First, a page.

On “immortal” nuclear power plants

On “immortal” nuclear power plants

Technology in Society 26 (2004) 447–453 www.elsevier.com/locate/techsoc On ‘‘immortal’’ nuclear power plants Alvin M. Weinberg  Oak Ridge Associated...

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Technology in Society 26 (2004) 447–453 www.elsevier.com/locate/techsoc

On ‘‘immortal’’ nuclear power plants Alvin M. Weinberg  Oak Ridge Associated Universities, P.O. Box 117, Oak Ridge, TN 37831-0117, USA

Abstract US nuclear reactors have demonstrated that they can continue to operate well beyond their thirty or forty year operating licenses which, at the time they were issued, were based on criteria for large fossil fuel power plants. Accordingly, a longevity criterion for 21st century reactors is proposed here, designed to last 100 years or more. Cheap electricity from a fully amortized long-life reactor is a gift from the generations that paid for the reactor to future generations that benefit from it, and they compensate (to a degree) for the burden of geologically sequestered wastes. # 2004 Elsevier Ltd. All rights reserved. Keywords: Nuclear reactors; Operating licenses; Energy systems; Depreciation; Energy costs; CO2 reduction

At the end of World War II, many of us who had worked at the Chicago Met Lab turned our attention to possible applications of fission energy. Our New Piles Committee examined many possible reactors and many possible applications. Serious effort focused on one application, submarine propulsion, whose design hardly involved economic consideration. High-pressure water as coolant and moderator was chosen for this application—not because it was cheap or particularly safe, but because such a reactor could fit into a cramped submarine. When Admiral Rickover’s Nautilus was moved to dry land at Shippingport, Pennsylvania, economic reality set in: nuclear kilowatt hours (kWh) were expensive, not cheap. I remember Karl Cohen, Chief Nuclear Scientist at GE, and the original proponent of slightly enriched, light water reactors (LWR), expressed his doubt that nuclear power would ever be economical—unless, at the very least, plants were much larger that the paltry 60 megawatts of energy (MWe) at 

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0160-791X/$ - see front matter # 2004 Elsevier Ltd. All rights reserved. doi:10.1016/j.techsoc.2004.01.025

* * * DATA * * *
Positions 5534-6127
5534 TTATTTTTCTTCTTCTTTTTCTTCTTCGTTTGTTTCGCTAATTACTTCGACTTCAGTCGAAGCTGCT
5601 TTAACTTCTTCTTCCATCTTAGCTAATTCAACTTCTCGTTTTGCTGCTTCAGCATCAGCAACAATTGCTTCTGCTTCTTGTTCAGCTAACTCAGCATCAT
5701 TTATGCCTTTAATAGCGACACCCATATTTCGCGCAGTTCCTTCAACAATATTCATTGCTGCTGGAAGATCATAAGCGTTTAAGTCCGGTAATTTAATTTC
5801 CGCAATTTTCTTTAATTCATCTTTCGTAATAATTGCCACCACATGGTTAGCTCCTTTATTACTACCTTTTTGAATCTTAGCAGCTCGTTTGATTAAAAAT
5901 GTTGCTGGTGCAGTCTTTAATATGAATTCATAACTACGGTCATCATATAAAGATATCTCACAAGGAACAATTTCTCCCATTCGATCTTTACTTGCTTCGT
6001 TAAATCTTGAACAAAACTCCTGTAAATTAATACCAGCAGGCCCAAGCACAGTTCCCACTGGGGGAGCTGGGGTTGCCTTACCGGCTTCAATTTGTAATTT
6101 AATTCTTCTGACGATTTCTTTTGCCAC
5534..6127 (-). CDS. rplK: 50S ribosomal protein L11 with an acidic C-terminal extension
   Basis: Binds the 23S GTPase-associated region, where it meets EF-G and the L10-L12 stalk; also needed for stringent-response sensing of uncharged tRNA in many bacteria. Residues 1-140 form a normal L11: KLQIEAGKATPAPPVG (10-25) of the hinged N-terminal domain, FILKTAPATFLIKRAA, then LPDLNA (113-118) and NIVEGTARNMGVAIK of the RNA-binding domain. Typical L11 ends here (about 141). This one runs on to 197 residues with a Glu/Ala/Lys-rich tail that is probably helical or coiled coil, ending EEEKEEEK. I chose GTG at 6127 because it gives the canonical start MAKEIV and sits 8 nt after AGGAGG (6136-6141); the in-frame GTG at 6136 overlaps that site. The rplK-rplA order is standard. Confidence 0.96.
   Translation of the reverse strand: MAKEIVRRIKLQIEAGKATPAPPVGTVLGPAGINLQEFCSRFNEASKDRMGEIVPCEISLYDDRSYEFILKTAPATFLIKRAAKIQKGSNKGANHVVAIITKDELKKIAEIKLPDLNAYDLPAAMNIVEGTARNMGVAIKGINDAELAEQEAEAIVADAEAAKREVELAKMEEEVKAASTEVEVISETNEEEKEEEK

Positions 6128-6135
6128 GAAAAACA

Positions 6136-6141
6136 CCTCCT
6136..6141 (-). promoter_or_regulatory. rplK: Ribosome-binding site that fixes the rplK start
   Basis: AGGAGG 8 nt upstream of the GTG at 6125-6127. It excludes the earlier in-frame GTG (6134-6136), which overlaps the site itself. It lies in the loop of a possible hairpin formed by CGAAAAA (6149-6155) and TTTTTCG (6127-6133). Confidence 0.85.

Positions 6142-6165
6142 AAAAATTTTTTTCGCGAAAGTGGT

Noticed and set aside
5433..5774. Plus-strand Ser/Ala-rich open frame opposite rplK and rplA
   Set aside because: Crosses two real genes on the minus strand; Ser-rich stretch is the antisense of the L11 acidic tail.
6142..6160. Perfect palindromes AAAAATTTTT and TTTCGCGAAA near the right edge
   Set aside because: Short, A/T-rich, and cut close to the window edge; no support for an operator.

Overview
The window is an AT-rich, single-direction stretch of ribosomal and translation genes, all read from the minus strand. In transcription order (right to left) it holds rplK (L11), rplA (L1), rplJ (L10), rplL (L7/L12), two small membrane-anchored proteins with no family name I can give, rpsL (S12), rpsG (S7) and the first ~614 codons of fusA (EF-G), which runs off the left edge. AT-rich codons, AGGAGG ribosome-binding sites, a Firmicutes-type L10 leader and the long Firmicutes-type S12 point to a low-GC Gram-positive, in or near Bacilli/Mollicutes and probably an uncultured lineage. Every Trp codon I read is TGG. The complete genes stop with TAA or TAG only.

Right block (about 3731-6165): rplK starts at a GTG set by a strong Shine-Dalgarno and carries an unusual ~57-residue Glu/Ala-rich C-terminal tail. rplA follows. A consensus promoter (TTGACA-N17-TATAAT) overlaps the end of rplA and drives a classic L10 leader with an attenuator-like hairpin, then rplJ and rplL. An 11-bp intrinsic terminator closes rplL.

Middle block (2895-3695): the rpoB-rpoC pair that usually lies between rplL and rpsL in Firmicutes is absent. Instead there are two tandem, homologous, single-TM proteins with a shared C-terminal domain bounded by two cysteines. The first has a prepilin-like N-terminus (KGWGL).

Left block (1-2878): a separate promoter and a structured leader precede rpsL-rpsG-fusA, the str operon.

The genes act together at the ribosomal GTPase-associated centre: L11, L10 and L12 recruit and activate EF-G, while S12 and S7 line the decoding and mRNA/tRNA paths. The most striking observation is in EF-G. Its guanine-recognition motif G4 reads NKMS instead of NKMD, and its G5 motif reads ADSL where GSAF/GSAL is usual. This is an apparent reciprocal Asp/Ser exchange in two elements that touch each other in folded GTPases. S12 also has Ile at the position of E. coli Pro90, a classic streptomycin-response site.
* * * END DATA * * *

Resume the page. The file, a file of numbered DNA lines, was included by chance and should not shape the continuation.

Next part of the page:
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Shippingport. Karl warned that we were rushing the technology by building 500 MWe monsters before we had learned all the lessons of 60 MWe. A key to economical nuclear power has been the scaling law: Bigger is Cheaper. Indeed, Phil Hammond preached that if reactors were large enough, the unit cost per kWh would go down to, say 1¢/kWh, where nuclear electricity could be used to power heavy chemical processing. This was the era of mythical nuclear-powered agro-industrial complexes, and Sen. Howard Baker’s brave Senate resolution urging that ‘‘cheap’’ nuclear power based on huge LWRs could make the deserts of the Middle East bloom. Since the scaling laws were presumably based on sound engineering principles, I and others had accepted the doctrine of ‘‘Bigger is Cheaper.’’ As it turned out, large LWRs eventually did produce electricity that was competitive in the US and in France. Thus, despite the skepticism expressed by the nuclear community at my speech in 1977 at the 20th anniversary of the International Atomic Energy Agency (IAEA), in which I preached the doctrine of ‘‘Bigger is Cheaper,’’ as things have turned out, this doctrine has been verified. One purpose of this paper is to argue that just as ‘‘Bigger is Cheaper’’ was a key to producing competitive nuclear electricity, or to produce nuclear electricity cheap enough to desalt the sea, or to manufacture H2 from water, today we may have to invoke another design principle. So I propose that longevity be the design criterion for the 21st century. Reactors in the coming century should be designed to last 100 years or more. When I joined the Manhattan Project in 1941, I was 26 years old. My life expectancy was about 60-odd years. Today, I am near 88, and my life expectancy is around 90—in short, during these 60 years my personal life expectancy has increased about 30 years. To a remarkable degree, nuclear reactors also seem to be lasting longer than their design lifetime. First I will speculate on how long power reactors might last, and if they indeed turn out to be ‘‘immortal,’’ what this might imply for the future of fission power.

1. Are reactors outliving their design lifetime? The present generation of US reactors have 30- or 40-year operating licenses. Why 40 years? As near as I can fathom, because large fossil power plants of that period were unable to compete against more efficient plants after 40 years or so. But thermal efficiency in a nuclear plant affects the cost of generation much less than does efficiency in a fossil plant, so there was no intrinsic benchmark for setting the licensing time. Forty years was the projected lifetime of fossil plants—and essentially by default, that became the licensing period for nuclear plants as well. Now that the Nuclear Age is 60 years old, we are realizing that LWRs (like humans) are lasting longer than their design lifetime. To date, 14 LWRs have been re-licensed for another 20 years, 16 more are in process of being re-licensed, and Chairman Richard Meserve predicts that almost all US plants (approximately 100)